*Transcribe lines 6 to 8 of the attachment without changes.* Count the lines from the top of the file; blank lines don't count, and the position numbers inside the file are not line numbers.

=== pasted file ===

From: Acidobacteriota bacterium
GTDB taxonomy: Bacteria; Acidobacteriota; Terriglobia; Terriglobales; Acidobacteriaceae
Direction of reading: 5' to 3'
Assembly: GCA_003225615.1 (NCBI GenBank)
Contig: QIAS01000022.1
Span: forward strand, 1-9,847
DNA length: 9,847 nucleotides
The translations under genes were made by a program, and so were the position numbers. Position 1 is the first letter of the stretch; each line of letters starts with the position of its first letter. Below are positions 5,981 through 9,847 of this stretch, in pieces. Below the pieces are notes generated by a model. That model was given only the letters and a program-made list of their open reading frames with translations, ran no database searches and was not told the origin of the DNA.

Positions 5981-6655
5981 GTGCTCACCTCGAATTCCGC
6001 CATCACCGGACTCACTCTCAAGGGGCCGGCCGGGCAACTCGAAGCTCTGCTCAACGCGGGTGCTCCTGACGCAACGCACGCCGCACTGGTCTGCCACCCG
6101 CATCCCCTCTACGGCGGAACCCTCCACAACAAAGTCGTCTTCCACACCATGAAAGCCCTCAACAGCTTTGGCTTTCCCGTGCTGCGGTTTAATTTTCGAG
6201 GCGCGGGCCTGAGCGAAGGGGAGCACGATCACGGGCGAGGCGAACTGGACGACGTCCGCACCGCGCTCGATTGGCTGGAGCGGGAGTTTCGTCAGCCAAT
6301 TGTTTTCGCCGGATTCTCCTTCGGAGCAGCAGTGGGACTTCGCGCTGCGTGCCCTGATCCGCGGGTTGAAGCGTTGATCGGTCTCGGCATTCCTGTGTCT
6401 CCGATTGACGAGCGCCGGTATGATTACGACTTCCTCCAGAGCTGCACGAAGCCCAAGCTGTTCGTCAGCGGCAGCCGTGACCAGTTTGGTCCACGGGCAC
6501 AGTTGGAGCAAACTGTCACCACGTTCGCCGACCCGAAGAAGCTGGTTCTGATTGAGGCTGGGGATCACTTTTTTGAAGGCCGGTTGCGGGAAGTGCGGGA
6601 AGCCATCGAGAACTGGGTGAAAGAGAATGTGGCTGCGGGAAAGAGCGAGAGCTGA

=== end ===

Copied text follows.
Span: forward strand, 1-9,847
DNA length: 9,847 nucleotides
The translations under genes were made by a program, and so were the position numbers. Position 1 is the first letter of the stretch; each line of letters starts with the position of its first letter. Below are positions 5,981 through 9,847 of this stretch, in pieces. Below the pieces are notes generated by a model. That model was given only the letters and a program-made list of their open reading frames with translations, ran no database searches and was not told the origin of the DNA.